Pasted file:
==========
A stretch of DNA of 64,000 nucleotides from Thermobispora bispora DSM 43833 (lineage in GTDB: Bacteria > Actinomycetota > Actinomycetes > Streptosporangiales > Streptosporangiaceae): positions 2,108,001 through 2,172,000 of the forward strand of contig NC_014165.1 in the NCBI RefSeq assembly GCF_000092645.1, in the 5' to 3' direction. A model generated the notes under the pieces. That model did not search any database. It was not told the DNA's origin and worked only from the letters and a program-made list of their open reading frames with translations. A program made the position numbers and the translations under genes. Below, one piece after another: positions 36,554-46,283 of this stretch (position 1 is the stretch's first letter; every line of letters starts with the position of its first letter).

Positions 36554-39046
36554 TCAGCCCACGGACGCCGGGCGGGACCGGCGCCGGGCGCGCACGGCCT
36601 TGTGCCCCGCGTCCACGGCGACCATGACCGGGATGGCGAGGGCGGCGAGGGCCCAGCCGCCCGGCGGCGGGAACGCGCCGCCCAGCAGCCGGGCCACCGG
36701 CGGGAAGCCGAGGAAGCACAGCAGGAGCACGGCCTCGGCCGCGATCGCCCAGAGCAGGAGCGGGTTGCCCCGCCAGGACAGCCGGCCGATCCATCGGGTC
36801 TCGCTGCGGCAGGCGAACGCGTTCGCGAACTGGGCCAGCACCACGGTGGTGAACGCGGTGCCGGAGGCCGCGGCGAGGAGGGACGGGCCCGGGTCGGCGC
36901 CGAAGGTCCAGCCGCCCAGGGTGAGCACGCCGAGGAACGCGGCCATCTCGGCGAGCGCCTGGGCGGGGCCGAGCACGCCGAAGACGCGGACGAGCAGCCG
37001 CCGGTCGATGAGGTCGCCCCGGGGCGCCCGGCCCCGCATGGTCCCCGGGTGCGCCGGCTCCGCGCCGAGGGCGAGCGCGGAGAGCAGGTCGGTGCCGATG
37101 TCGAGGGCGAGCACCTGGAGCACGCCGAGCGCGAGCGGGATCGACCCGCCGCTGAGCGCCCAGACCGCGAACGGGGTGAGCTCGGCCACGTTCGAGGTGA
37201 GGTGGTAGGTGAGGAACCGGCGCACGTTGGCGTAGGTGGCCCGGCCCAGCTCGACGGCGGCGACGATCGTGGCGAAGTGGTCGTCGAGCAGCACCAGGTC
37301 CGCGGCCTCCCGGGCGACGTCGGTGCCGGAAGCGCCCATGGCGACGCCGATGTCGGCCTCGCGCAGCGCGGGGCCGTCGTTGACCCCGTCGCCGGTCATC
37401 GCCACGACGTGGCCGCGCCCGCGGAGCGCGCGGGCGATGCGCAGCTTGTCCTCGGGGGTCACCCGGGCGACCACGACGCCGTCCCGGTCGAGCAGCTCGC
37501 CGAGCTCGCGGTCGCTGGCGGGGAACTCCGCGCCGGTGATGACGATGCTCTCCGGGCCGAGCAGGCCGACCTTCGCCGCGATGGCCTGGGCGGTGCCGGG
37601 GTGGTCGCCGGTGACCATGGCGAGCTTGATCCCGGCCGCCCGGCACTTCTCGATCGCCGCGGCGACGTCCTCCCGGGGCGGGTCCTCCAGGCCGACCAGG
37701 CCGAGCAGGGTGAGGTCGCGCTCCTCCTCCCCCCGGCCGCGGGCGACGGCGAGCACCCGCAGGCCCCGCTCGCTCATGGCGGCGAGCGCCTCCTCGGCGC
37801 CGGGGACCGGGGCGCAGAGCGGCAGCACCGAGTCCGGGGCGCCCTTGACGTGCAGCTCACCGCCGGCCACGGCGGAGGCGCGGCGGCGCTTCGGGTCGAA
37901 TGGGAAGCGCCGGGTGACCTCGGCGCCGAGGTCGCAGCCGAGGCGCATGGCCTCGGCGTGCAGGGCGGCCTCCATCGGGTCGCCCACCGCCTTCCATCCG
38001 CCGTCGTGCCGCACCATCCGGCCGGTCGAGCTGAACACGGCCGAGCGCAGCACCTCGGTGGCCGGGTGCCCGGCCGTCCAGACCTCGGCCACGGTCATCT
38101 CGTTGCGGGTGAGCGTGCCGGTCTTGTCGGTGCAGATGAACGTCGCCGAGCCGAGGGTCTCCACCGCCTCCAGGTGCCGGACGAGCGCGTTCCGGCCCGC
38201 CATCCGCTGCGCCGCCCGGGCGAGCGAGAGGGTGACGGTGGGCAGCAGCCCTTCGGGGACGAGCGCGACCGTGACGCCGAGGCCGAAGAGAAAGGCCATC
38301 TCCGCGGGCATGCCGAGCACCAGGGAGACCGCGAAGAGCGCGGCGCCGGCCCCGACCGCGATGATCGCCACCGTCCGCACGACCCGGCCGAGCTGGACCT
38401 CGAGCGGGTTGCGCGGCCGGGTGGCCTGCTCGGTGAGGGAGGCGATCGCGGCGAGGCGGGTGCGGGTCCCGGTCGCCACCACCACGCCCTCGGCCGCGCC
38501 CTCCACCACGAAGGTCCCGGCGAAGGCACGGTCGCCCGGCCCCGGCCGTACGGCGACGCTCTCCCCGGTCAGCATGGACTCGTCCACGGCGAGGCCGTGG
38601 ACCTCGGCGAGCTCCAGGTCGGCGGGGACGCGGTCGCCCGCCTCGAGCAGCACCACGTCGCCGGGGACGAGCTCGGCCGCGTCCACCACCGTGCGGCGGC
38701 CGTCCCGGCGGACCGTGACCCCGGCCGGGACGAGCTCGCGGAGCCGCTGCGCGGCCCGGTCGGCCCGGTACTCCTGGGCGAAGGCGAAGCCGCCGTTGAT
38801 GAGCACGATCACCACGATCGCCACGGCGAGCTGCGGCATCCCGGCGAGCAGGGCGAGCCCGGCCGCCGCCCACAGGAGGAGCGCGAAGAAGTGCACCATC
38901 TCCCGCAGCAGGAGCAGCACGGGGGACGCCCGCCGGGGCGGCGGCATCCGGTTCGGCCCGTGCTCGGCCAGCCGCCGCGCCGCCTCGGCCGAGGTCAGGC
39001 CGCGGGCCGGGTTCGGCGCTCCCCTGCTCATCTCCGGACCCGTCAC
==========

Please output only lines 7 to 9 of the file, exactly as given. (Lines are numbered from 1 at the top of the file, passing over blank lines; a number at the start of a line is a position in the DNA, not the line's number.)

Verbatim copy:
36901 CGAAGGTCCAGCCGCCCAGGGTGAGCACGCCGAGGAACGCGGCCATCTCGGCGAGCGCCTGGGCGGGGCCGAGCACGCCGAAGACGCGGACGAGCAGCCG
37001 CCGGTCGATGAGGTCGCCCCGGGGCGCCCGGCCCCGCATGGTCCCCGGGTGCGCCGGCTCCGCGCCGAGGGCGAGCGCGGAGAGCAGGTCGGTGCCGATG
37101 TCGAGGGCGAGCACCTGGAGCACGCCGAGCGCGAGCGGGATCGACCCGCCGCTGAGCGCCCAGACCGCGAACGGGGTGAGCTCGGCCACGTTCGAGGTGA